Abstract: We identify the international credit channel of monetary policy by analyzing the universe of corporate loans in Mexico matched with firm and bank data, and by exploiting foreign monetary policy shocks in a country with a large presence of European and U.S. banks. The robust results show that a softening of foreign monetary policy increases the supply of credit of foreign banks to Mexican firms. Each regional policy shock mainly affects supply via their respective banks, in turn implying strong real effects, with lower elasticities from QE. The impact of low foreign monetary policy rates and expansive QE is stronger on local borrowers with higher ex-ante loan rates -reach-for-yield- and with higher ex-post loan defaults, thus suggesting an international risk-taking channel of monetary policy. All in all, the results suggest spillovers of core-countries´ monetary policies on emerging markets, both in the foreign monetary softening and tightening part.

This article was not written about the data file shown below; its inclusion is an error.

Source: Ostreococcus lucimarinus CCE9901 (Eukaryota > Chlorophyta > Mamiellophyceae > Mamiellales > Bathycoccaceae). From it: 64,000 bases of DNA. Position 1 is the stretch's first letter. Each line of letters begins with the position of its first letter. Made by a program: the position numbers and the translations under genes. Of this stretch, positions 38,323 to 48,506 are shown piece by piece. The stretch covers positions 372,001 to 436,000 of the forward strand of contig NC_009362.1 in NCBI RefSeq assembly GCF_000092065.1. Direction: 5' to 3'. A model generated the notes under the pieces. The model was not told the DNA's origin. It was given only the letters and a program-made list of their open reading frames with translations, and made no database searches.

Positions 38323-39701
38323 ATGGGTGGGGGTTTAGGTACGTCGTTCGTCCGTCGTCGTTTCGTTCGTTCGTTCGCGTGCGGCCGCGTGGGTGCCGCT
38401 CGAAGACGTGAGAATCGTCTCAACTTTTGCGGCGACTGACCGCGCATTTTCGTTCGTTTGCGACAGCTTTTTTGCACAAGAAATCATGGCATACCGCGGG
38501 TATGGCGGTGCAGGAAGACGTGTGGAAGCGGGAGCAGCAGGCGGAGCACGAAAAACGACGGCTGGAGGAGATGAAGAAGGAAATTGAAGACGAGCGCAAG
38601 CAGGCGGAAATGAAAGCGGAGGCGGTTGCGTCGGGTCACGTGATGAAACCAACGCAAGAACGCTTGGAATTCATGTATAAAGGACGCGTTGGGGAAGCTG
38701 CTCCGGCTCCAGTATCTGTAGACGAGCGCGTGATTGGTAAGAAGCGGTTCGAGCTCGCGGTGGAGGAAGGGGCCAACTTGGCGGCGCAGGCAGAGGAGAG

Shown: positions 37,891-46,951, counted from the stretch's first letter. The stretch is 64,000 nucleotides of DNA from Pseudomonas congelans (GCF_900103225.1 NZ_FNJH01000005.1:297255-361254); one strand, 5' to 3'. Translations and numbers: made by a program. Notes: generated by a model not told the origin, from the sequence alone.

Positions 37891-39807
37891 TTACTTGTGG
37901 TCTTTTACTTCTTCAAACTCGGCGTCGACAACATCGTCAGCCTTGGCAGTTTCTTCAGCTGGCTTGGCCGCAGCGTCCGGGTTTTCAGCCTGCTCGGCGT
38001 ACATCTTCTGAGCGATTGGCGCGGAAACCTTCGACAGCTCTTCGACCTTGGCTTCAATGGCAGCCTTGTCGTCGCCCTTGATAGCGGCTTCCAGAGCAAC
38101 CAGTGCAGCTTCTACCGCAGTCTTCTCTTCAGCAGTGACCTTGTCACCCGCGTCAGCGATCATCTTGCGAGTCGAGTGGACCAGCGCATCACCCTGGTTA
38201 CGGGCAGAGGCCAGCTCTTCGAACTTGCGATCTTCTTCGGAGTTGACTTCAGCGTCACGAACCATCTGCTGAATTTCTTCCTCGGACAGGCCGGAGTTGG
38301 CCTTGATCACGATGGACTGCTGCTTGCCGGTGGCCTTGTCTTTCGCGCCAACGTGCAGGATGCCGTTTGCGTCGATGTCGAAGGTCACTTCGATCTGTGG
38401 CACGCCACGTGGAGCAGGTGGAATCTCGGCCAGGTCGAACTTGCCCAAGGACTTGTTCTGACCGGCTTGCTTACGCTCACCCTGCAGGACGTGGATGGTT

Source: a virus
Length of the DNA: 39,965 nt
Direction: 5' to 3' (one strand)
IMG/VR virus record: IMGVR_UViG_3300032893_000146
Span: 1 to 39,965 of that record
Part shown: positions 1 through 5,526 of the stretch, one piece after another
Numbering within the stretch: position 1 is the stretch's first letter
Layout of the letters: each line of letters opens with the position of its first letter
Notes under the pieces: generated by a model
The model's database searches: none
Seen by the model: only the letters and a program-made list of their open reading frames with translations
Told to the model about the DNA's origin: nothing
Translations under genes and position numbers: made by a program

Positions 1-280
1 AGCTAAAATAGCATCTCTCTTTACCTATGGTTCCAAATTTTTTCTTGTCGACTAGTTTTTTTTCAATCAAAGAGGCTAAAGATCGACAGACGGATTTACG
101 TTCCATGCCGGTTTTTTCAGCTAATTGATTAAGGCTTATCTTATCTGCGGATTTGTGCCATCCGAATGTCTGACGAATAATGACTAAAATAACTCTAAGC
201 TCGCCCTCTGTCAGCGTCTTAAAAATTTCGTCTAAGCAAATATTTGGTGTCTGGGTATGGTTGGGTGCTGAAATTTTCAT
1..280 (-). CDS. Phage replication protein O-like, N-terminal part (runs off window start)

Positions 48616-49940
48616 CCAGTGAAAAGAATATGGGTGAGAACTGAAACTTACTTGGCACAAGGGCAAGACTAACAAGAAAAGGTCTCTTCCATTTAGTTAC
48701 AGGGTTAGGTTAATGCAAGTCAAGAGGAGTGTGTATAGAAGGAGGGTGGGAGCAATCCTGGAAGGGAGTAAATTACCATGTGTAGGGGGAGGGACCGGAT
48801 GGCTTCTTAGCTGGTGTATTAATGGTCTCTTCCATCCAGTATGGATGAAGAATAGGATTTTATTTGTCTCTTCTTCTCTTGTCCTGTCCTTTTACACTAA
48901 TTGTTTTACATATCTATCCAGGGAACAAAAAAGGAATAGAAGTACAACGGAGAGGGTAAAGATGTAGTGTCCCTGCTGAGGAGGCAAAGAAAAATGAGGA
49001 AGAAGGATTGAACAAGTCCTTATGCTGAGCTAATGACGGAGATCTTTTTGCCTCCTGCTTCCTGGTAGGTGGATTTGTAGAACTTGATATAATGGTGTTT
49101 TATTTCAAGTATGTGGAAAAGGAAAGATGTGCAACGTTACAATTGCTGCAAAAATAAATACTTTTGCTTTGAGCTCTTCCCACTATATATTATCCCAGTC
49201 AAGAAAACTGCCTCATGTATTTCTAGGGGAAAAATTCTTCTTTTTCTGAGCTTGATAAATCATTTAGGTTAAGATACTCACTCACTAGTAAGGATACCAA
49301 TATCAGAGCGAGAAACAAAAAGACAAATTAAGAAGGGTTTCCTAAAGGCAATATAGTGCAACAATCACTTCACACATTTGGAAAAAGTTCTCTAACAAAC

Keywords: Monetary policy;financial globalization;quantitative easing (QE);credit supply;risk-taking;foreign banks
    JEL: E52 E58 G01 G21 G28
    Date: 2017–09
  4. By: Cécile Couharde; Anne-Laure Delatte; Carl Grekou; Valérie Mignon; Florian Morvillier